It’s time to start to start thinking about the tax and accounting ramifications of digital, virtual currencies.
Bitcoin is virtual currency much in the news these days. It’s peer-to-peer so there’s no central bank or government. But, because it necessarily represents income or asset, it needs to be accounted for and hence will have tax ramifications.
Accountants, the IRS and accounting software developers are starting to take it seriously. But in the absence of IRS rules specific to bitcoin taxability, accountants have to draw upon their knowledge of IRS rules that govern income, assets, capital gains or losses, and stock and bond transactions, and apply that corollary to bitcoin ownership and transactions.
As a bitcoin is (supposed to be) a currency, it has value. How does one acquire or provide value?
You buy bitcoins for cash. In other words, you changed the “form” of your assets from cash to virtual currency. You did not deliver or receive value – just changed form, probably akin to buying stocks. The value of your stock can reduce (capital loss) or increase (capital gains). Similarly, the “value” of your bitcoins, as long as you don’t convert them into cash again or barter them for services / goods, will fluctuate resulting in capital gains or losses.
You barter bitcoins in exchange for services or goods. Say you provided $100 worth of services to someone and she paid you in bitcoins. It’s not cash in your bank account, yet it’s “worth” $100 in income. And income is taxable. You may not report it but sooner or later regulators will find ways to know about your virtual income and tax it as real.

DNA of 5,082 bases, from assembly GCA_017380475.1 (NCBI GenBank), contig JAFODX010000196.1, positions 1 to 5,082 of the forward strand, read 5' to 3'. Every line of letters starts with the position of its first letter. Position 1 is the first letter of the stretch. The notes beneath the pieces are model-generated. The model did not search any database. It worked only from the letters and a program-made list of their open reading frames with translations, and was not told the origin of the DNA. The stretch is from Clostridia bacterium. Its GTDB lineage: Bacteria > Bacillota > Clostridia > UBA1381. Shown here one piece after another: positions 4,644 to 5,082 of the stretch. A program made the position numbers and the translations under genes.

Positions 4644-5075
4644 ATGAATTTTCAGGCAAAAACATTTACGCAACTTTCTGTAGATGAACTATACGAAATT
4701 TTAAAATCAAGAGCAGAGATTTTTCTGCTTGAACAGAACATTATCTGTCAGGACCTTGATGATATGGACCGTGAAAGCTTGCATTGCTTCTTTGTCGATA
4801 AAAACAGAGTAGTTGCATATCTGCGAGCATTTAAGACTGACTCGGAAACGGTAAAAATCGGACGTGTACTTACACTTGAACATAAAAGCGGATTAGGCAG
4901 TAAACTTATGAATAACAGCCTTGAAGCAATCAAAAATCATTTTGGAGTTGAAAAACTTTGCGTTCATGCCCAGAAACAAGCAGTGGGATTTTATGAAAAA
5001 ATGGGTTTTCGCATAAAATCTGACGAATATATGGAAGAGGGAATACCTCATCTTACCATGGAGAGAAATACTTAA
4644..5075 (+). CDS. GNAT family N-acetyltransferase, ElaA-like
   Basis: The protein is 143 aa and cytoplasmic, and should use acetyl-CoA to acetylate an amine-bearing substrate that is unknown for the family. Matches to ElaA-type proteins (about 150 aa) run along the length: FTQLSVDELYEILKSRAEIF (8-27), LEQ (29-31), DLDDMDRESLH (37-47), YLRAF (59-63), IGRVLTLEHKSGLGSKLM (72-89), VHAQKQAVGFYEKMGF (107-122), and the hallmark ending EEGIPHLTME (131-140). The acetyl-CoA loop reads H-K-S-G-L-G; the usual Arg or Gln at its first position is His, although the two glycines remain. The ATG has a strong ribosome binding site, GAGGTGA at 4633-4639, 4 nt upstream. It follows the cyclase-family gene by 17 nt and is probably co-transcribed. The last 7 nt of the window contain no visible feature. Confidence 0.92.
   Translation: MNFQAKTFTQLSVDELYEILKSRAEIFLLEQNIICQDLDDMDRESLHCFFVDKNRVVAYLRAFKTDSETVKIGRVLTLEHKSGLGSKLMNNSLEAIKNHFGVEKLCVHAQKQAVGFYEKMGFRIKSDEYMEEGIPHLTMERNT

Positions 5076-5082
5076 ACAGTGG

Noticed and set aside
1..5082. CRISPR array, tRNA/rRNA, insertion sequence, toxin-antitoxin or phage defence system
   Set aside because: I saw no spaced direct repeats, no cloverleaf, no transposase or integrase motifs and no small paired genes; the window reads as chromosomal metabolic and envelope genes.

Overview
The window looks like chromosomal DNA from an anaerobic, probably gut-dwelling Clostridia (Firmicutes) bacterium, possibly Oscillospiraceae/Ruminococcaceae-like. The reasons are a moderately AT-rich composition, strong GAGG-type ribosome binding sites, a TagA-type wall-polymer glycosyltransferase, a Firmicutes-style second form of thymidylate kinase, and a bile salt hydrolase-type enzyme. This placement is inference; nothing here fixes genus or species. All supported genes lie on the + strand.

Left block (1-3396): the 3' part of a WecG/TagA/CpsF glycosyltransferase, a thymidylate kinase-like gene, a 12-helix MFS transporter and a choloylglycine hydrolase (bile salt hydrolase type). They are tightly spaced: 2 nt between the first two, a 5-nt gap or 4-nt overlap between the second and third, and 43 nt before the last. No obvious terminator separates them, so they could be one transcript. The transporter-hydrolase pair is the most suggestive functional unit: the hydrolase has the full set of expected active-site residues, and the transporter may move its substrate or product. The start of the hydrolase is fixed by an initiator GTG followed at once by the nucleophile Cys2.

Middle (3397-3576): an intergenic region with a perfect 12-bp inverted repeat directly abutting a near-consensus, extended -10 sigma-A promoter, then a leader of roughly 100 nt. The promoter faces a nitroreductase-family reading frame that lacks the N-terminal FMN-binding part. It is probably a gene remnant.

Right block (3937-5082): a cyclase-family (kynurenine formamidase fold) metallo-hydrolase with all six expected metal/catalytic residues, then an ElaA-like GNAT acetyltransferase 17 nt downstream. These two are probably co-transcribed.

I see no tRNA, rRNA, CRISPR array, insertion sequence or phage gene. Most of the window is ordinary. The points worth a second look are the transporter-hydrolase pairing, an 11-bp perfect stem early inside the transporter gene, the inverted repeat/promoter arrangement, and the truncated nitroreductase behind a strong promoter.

Someone gifts you bitcoins or you inherit them. Inheritance of a very new asset form can be rare as of now but gifts? Yes. People can gift you bitcoins. For the giver, it means they earned or bought bitcoins so they will need to be accounted for. For you as the receiver of gift, you may or may not have tax implications. For example, what if an employer gifts you bitcoins? It is certainly different than your grandpa gifting you bitcoins. Whether or not there will be gift tax or estate tax will all depend on circumstances of the donor and receiver.
What it means for accountants and tax preparers Let’s say one of your clients bought a million dollars worth of bitcoins. Do you know how to account for it? Will you show it as inventory? Inventory can, by nature, not be intangible. Or will you account for it as cash? Will the bitcoin transaction statement or account statement, if there is one issued by an “authorized” entity, be taken as a proof of ownership or net worth? Which line item on a tax return will you show it on as taxable or nontaxable income or capital gains or loss? Like stocks, will you need to do the valuation by “marking to market”? Will it be your professional liability if you fail to account for bitcoin ownership? How does insurance cover it? What if someone offers to pay you in bitcoins for your services?
Just like any new regulation and law sends you scrambling for answers, bitcoins can soon send you on a wild goose hunt. The only difference is that in the former case, you can get answers from regulators. In case of bitcoins, there is no regulator at all.